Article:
The Agony of Sharing your Feelings in a “Safe Space”

I have been married for 18 years and divorced for over 5 years now, and I can tell you the moment when I think I understood that our marriage was not going to last. I have converted over the years to be an advocate for mental health services.  Psychiatrists, psychologists, etc, are all important when needing to talk to someone about your issues. 

With that belief, I have been converted to believing mental health drugs can be a big positive to those in need too.  Using these services since I was 19 years old, I was so reluctant and so stubborn to think I had any mental issues.  All the fighting, experimenting (not taking meds), and stonewalling psychologists all just extended my efforts in getting to a better place.  I thought I was right and everyone else was wrong.  That statement is huge in the fact that years back I would never accept this view.  But here I am sharing with you my mistakes and errors so that maybe you will find a quicker solution to your possible mental health issues.

Now with all that said I want to make something extremely clear.  When my marriage was having issues and I was somewhat dragged into couples therapy I learned an important lesson.  Again, I believed in therapy at this moment in my life but what I was not comfortable with being in therapy with my significant other.  If we were going in there to work on basic things like communication or something, I probably would not have had as big an issue.  But going in to discuss why we were failing and how we were feeling is another thing entirely.  Basically you have to share your deep inner feelings and that can be a disaster.

After the therapist’s speech about “This is a Safe Space”, I decided to jump instead of wading carefully into the therapy waters.  Maybe I already knew that this was going to be an issue or maybe I was just oblivious to the situation.  But I went ahead and shared my inner feelings of, in so many words, I was not sure if I was completely in love, to begin with, 18 years earlier when we got married.  Now this is nothing personal to my Ex and we communicate daily co-parenting, helping each other at times and we still have a small business together.  I want her to be happy and vice versa.  But sharing your actual feelings in therapy can pretty much drive a wedge in between you both that may never get removed.  You might not have meant it 100%, but once you say it out loud, with your significant other in the room, you pretty much are not taking anything back. You see there is no “Safe Space” when in these sessions.  Everything said, by both of you, will be remembered, always.  It’s no one’s fault, but we tend to focus on the negative way more than the positive.  And the last thing you want to do is hurt someone you care about’s feelings.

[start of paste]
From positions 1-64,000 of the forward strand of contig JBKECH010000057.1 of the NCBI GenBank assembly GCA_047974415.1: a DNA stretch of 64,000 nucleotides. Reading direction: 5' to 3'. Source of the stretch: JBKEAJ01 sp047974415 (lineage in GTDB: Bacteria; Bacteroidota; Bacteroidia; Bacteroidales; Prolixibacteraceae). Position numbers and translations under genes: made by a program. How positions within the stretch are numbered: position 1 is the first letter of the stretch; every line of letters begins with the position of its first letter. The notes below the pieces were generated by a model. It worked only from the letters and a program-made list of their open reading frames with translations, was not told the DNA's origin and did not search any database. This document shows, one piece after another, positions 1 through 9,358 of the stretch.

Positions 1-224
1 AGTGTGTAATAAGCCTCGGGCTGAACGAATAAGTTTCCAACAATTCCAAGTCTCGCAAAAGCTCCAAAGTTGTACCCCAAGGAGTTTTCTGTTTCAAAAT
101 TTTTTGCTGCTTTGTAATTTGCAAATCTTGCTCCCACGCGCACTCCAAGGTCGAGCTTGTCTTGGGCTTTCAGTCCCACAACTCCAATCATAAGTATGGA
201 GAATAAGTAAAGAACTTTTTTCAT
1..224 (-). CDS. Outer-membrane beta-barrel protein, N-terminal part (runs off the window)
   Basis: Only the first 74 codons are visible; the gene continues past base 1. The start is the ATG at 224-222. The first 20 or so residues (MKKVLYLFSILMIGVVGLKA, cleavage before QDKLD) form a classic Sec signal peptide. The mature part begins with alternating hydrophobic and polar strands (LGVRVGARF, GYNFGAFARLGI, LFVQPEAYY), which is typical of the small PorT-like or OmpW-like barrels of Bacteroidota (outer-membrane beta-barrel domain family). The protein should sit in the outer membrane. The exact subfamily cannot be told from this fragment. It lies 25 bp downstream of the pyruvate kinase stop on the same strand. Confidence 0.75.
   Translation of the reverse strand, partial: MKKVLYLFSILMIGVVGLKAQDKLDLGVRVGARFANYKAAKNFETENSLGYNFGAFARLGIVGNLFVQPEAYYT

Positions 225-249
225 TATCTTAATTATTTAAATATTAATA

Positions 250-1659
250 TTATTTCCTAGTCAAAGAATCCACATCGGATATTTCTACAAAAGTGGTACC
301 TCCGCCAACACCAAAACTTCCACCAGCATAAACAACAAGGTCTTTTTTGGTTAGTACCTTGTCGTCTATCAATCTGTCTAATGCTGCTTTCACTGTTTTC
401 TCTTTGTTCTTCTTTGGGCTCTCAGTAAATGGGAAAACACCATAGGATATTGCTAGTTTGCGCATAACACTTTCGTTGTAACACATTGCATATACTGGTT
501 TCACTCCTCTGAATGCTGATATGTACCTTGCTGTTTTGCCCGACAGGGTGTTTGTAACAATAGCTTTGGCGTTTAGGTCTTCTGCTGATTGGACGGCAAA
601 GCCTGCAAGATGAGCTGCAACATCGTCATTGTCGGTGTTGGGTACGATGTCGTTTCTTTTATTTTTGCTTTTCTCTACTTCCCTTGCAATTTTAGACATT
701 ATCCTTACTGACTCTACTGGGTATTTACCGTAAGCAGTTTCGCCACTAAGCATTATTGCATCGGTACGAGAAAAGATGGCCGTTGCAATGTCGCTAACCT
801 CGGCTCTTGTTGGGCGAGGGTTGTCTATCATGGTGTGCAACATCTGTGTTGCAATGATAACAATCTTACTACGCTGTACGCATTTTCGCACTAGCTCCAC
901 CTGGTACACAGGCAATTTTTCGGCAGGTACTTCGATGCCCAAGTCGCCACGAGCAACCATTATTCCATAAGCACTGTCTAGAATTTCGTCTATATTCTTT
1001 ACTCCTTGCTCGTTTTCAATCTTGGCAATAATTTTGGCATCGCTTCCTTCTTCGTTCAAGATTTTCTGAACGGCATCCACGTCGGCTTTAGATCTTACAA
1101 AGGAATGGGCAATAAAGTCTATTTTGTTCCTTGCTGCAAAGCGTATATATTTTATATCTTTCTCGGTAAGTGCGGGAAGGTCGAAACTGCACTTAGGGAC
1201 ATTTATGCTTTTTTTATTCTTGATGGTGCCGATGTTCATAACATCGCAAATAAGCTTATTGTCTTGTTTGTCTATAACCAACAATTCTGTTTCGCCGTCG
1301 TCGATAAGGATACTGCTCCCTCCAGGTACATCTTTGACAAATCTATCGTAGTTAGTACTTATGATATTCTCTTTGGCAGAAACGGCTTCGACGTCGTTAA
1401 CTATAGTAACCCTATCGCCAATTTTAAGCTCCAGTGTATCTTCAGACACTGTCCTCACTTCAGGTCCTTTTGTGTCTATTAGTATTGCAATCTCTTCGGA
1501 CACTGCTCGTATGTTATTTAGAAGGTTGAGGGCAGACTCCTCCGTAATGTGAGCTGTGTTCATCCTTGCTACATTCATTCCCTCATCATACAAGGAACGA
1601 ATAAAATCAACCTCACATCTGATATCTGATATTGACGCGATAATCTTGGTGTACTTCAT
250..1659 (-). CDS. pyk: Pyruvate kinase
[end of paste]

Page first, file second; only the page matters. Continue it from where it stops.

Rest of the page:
My advice, both spouses use the same therapist but separately so those thoughts can be shared and then talked out with a professional and not in front of your significant other.

Look, marriage is hard and can be a lot of work.  But it also can be the greatest thing ever, especially when you have kids.  Working out your marital issues is important to having happiness and love.  But we ready though, because you may end up having happiness and love, but just with another person.  And you know what….that is okay, especially if you both figure this out together.

CarterW.

http://www.divorce-dad.com

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